Every unit/chapter, I give my students an oral assessment. I do it in a way that puts them on the spot but is super easy if they know the vocabulary/content from that chapter.
The one hard part, however, is finding the time to do these
assessments. My largest class is 31 students. By the time I take them
out of class to get the assessment done, I've wasted two days. Not only
that, but I have to find something to occupy the rest of the students
for two days in order to do it. It also takes me out of the classroom
so they do not have me as a resource at that time.
Last year, a colleague of mine mentioned a program called Conversations.
This program was created by the University of Michigan and is
completely free to use. I didn't do anything with it last year. I just
never found the time.
However, at conferences last month, I started playing around with it between sessions. Holy cow was I amazed.
With this program, I can record myself asking questions in the target
language. Then, when I am done setting it up, I can use a code to embed
it into a blog post (I just put it into a blog post on my teacher
website). When the students go to that blog post, the program pops up.
All they have to do is type their name and it takes them to the
questions. They click a button and voila! A video of me pops up,
asking them the first question. When the question is over, it
automatically starts recording their response. When they are done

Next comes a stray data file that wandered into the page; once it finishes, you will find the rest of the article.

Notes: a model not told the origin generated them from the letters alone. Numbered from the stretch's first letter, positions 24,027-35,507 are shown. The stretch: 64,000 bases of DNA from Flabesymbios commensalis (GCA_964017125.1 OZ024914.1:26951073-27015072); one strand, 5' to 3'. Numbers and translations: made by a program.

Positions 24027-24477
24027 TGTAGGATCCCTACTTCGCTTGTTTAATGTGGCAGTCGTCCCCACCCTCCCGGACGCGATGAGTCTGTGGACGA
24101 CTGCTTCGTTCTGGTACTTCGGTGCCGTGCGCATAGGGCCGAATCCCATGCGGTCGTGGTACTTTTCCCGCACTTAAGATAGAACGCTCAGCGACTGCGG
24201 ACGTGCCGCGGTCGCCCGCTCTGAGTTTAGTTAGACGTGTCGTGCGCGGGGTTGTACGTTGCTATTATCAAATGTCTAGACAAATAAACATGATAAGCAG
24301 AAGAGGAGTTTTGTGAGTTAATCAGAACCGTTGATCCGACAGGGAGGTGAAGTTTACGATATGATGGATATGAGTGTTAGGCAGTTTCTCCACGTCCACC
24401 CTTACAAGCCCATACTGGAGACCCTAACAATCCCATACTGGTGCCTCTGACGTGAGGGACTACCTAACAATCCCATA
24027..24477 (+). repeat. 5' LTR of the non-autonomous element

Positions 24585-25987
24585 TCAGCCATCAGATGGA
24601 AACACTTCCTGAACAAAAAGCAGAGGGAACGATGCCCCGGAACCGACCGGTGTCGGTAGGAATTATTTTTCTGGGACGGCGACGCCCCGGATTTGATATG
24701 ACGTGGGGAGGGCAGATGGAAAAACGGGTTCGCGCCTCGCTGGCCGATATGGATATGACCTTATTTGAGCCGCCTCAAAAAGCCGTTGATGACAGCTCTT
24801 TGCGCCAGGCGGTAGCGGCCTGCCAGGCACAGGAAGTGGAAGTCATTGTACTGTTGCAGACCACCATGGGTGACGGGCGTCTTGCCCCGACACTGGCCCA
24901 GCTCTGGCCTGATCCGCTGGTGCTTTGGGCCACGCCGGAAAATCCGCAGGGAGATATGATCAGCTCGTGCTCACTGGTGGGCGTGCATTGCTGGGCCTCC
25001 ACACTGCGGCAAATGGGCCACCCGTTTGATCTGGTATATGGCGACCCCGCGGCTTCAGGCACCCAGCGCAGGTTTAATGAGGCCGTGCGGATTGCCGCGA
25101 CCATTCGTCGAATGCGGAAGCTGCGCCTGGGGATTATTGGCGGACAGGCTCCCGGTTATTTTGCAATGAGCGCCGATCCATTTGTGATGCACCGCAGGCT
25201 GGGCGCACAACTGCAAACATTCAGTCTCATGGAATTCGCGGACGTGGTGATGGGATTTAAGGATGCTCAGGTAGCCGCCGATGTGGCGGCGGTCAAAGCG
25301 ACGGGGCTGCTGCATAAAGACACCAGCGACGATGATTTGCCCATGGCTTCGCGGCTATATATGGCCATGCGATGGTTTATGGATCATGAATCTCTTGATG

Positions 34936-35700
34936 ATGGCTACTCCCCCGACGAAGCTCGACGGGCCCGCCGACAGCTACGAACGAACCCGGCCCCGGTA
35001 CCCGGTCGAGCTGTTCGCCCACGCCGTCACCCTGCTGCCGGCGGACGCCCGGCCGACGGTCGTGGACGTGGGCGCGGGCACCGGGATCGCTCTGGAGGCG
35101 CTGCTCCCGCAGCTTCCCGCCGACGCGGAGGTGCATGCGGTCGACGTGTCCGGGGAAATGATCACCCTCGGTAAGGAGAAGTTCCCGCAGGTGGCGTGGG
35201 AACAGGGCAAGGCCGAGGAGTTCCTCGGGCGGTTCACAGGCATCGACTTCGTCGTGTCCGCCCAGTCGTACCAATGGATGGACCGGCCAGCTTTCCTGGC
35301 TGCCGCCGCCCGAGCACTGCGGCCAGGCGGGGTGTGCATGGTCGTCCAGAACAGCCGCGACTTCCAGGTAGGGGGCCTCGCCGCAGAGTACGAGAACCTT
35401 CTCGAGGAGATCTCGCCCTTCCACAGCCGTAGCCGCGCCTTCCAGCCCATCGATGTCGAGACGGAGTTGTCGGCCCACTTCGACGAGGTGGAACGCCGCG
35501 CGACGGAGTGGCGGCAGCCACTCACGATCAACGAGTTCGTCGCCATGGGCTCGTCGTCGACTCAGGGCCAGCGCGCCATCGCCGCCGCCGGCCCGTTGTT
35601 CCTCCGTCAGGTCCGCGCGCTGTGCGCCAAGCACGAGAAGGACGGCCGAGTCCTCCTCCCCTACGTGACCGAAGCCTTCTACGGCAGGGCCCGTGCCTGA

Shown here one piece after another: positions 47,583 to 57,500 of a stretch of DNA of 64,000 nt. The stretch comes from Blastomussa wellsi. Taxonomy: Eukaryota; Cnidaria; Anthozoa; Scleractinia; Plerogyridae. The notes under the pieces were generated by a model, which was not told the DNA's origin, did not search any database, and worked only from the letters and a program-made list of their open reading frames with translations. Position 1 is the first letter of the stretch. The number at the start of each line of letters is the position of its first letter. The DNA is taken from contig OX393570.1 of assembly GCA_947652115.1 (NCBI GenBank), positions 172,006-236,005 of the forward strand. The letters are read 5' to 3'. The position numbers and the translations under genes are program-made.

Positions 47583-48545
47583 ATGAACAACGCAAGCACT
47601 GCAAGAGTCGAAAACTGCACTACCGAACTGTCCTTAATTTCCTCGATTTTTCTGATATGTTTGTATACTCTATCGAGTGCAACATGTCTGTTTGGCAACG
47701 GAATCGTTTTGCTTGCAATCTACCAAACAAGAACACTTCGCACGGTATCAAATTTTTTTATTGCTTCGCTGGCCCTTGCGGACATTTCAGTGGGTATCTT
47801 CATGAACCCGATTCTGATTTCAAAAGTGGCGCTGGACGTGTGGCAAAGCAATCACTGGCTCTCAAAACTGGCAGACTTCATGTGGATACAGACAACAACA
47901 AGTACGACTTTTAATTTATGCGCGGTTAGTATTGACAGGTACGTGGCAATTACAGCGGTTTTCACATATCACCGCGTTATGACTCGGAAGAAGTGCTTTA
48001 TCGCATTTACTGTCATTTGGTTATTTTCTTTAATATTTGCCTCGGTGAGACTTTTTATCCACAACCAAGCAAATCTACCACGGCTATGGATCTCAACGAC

responding, they click "stop recording" and it takes them to the next
question. Once they respond to the last question, a green check-mark
pops up and they can submit it.
To view all of them, you can go back to the conversations website and
there is a column with all of the kids' names. You can view JUST the
responses or you can view them as you asking the question and then them
responding. I just make a list of my questions so I can read along as
they respond (saves A LOT of time).
I implemented this for the last round of oral evals and I was shocked at
how smoothly it went. I checked out 5 laptops from the library and set
them up with headphones out in the hallway. The students took turns
going out and doing the evaluation during the test.
They really liked it, too, because they didn't have a person sitting
right in front of them. The only disadvantage is you cannot repeat or
reword a question for a student who didn't understand. I always ask the
question twice in my questions. If they still don't get it, I tell
them to come in and get me so I can reword the question.
You don't even have to do this as a testing tool. You could even assign
it for homework some evening or as something in class. It is a
wonderful time-saving tool. I plan to use it again.